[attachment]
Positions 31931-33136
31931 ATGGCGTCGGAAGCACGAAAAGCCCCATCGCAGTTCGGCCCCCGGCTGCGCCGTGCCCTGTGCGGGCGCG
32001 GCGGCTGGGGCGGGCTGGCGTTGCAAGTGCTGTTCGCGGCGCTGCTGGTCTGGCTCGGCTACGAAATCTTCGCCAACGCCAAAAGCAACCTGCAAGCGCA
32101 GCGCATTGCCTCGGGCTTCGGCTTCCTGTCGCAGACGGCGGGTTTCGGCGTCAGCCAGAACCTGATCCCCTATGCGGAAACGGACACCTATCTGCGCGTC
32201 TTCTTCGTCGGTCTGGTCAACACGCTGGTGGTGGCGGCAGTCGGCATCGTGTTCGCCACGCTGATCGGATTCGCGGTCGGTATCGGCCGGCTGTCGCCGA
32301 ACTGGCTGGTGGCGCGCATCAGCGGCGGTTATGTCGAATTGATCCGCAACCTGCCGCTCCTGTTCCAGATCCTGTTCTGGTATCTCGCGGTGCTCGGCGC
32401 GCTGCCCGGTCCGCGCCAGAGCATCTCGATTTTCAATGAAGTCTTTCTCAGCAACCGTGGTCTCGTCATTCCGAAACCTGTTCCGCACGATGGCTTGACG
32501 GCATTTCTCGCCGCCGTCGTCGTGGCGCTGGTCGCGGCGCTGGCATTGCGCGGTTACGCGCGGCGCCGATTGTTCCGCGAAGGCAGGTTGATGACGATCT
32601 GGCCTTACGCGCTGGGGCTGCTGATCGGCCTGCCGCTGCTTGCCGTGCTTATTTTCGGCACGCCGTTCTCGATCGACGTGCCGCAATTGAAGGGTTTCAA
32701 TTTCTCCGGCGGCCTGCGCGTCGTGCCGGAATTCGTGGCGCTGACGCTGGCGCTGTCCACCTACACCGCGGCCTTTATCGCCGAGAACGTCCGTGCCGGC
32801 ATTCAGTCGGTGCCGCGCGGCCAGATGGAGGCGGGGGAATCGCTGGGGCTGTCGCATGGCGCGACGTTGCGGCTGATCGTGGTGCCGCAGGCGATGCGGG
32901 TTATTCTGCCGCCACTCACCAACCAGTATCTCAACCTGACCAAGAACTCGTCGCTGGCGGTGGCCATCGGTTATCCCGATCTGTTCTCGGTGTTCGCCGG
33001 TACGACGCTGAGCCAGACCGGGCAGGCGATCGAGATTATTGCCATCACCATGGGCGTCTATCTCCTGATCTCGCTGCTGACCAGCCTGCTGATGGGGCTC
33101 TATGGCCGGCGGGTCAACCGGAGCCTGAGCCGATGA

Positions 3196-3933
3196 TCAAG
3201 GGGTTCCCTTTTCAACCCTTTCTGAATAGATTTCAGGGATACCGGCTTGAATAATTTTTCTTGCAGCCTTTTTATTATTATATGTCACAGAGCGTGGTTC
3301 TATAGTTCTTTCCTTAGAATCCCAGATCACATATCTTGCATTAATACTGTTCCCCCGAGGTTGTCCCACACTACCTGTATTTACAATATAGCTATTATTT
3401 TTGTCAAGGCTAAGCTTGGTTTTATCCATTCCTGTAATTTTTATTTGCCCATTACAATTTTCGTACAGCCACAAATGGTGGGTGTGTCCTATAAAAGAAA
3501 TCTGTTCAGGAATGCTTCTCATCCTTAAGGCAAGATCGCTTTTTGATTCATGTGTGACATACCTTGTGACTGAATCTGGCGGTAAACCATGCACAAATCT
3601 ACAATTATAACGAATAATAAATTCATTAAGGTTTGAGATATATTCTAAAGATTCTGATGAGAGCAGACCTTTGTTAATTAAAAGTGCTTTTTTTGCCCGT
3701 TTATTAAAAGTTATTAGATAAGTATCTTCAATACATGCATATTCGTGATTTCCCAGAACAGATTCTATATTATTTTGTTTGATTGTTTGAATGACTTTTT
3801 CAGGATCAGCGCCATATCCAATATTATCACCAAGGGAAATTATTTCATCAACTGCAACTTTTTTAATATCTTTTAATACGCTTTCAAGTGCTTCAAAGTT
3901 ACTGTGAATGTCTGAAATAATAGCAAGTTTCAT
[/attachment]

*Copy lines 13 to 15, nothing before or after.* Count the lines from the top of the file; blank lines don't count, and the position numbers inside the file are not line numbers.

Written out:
33001 TACGACGCTGAGCCAGACCGGGCAGGCGATCGAGATTATTGCCATCACCATGGGCGTCTATCTCCTGATCTCGCTGCTGACCAGCCTGCTGATGGGGCTC
33101 TATGGCCGGCGGGTCAACCGGAGCCTGAGCCGATGA

Positions 3196-3933